Tuesday August 6, 2013
Another awesome day for a sail, with steady 20 knot winds from the northwest. With this much wind and no sign of it backing off, we decided on course 1 again. On Pair A DIce, we decided to do a port tack start right at the pin and ended up following Pacific Spirit right on the line. Iris and Tessa (Hugh Rideouts boat) started two minutes before us. Aeolian started on starboard and went a short distance, then tacked over on a track further outside than us, but slightly behind us. There was enough wind that the bad wind from Pacific SPirit did not seem to slow us down much. We headed lower trying to roll Pacific Spirit to leeward. By the time we got to Wharf mark, Aeolian rounded first with Pacific Spirit right behind. Pair A Dice was a distant third followed by Iris and Diver Down.
By the time we rounded Mile, Pacific Spirit and Aeolian still had their lead on us, but seemed to take different paths to Blacks. Aeolian apparently thought the finish mark was Blacks and rounded the wrong mark. Pacific Spirit took a wide turn around Blacks, and we took a closer turn but Pacific SPirit still rounded in front of us (again). As it ended up Pacific Spirit crossed the line comfortably ahead of us, with Pair A DIce coming in second. Aeolian eventually discovered their error and came back to round BLacks with DIver Down and Iris. From our perspective, it looked like DIver Down was third and Iris was fourth.
Tactically, Aeolian did great starting on starboard and going outside to get clear air. Until their error thinking start was Blacks, they sailed a perfect race. Our thought was that with the wind being only slightly more outside, we could take advantage of flatter water inside, but this gambit did not work for us.
We met at the Crows nest afterwards for dinner. Normally, Mark and the crew from Aeolian are the first ones there, but this night they were not. It was not until Vance showed up and asked if Paul was ok that we found out what happened. As it turns out, in the rounding of Blacks, as Aeolian jibed around the mark, Paul caught the boom square on his forehead. Mark had to rush in and take Paul to the Emergency room. After x-rays and tests, it turns out Paul is ok other than being a little shaken and a few stitches.
SAFETY AT SEA:
Whenever a misshap happens at sea, I believe most sailors have a knee-jerk reaction and think "these guys are rookies, and this could never happen to me because I'm smarter...". This goes for all misshaps, from the tragic loss of "Low Speed Chase" on the Farallons to a simple scraped knee. Suffice it to say, if an accident can happen on Aeolian, it can happen to any of us.
To some of us, safety is automatic and others of us give little thought to it. I try to be the former but frequently find myself in the latter camp. An example is when we went to San Diego in 2010. We left the harbor on a Friday night in a heavy fog. The ocean was very calm like a lake and we motored out of the harbor. As we exited the harbor, Mark set the rules for the trip: everybody not in the cabin, must have a lifejacket on and tethered in at all times. At the time, I respected this edict, and felt remiss in the fact that it wasn't me that had made it. Time and again, Mark has advised me about things that are not safe, always thinking about safety.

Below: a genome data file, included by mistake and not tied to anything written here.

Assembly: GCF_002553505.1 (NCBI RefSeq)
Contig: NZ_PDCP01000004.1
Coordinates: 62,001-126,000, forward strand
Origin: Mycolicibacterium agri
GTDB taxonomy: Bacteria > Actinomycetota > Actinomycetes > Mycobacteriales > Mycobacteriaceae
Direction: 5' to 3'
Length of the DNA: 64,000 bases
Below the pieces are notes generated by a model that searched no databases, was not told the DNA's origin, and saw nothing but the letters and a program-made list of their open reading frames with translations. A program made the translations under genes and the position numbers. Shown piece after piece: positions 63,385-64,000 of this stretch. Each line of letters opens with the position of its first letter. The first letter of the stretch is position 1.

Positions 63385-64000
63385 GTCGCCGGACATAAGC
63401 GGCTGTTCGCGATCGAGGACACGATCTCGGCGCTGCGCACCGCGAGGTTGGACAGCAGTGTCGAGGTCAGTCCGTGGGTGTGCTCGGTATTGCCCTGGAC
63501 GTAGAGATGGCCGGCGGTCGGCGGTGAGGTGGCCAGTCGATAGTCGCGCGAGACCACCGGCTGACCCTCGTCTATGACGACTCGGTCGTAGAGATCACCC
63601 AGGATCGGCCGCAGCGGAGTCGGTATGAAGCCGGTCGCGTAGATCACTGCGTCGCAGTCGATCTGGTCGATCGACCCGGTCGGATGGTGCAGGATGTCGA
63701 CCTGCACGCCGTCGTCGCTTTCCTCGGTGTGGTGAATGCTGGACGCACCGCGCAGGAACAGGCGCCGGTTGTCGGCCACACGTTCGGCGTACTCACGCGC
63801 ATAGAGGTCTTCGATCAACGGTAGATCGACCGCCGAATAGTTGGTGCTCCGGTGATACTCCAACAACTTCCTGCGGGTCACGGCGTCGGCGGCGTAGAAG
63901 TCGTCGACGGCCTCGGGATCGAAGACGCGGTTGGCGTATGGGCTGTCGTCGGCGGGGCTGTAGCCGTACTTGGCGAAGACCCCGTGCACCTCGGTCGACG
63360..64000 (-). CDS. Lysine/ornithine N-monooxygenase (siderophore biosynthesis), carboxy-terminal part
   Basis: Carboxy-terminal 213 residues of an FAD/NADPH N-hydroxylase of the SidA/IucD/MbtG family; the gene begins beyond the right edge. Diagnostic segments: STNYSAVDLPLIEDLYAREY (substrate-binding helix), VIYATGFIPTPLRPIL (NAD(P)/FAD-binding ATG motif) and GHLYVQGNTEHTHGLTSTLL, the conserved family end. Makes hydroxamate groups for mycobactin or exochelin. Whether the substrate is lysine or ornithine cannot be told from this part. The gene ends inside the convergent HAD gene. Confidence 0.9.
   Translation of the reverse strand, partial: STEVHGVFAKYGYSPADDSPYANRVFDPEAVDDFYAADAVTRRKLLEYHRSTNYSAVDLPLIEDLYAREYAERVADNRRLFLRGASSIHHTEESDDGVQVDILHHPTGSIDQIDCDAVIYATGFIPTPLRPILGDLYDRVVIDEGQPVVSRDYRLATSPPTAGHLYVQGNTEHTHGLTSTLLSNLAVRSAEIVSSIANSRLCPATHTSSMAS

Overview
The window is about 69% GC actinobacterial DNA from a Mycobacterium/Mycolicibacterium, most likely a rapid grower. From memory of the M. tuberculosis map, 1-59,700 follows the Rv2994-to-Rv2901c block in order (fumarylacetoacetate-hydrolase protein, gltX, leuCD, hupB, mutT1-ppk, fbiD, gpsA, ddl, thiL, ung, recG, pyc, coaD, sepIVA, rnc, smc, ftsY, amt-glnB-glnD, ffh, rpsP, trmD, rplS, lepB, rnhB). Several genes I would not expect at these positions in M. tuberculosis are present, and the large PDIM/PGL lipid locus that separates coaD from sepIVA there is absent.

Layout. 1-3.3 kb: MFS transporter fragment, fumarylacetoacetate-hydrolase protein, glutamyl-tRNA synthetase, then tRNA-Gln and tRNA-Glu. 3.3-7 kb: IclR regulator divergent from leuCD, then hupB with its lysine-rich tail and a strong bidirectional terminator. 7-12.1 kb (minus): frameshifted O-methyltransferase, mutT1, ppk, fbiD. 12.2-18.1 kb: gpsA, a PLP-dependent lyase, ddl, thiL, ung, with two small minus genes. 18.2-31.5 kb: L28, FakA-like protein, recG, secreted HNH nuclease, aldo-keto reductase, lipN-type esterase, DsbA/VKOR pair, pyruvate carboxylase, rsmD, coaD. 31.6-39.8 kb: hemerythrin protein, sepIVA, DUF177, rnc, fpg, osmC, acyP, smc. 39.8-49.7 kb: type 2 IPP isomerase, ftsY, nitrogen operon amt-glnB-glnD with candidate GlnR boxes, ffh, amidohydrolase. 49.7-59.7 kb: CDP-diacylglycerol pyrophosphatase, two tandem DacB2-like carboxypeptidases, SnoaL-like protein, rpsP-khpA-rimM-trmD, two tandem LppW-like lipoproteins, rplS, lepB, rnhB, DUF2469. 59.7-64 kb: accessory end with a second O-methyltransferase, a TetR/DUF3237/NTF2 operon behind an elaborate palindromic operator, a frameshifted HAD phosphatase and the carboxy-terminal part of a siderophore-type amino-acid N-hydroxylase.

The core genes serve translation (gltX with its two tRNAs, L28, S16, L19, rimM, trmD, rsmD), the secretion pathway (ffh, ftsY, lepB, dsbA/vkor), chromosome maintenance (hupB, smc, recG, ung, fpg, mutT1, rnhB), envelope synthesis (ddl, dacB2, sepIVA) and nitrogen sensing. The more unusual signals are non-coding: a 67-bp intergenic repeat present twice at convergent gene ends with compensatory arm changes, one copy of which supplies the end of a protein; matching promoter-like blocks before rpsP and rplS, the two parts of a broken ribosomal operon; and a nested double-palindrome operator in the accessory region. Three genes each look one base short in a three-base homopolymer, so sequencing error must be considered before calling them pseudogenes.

I always make certain during a race, that everyone wears life jackets, but what good does a life jacket do if it has a pull cord and you are not conscious? How often do auto inflate life jackets inflate accidentally rendering you immoveable and useless? After this incident with Paul, I think I will take my chances with a non inflate life jacket. Better to be a little uncomfortable and know your life jacket will work if needed.
In racing, we often get caught up in the action and we do things we would never think of doing in a normal situation. Someone once told me that after years of racing, he was finally ahead of all the boats that normally beat him. Suddenly, a wave swept the deck and a spinnaker was swept overboard. He confessed that for about 10 seconds he was thinking "its just a spinnaker, forget about it" before reality set in and he went back and got it. Would "Low Speed Chase" have sailed inside of a surf line if there wasn't a race on? My point is that we should all strive for safety, even more in racing situations.
Stefan is a crew member of mine that is our mainsheet trimmer. When we jibe, he always announces to the crew in a very loud voice, so everyone can hear, "heads down! JIBING". There is no question what is happening. Stefan constantly has his eye on the masthead fly and will aprise all of us whenever we are "SAILING BY THE LEE", letting us know to keep an eye out for an accidental jibe.
Sail safe and we will see you next Tuesday.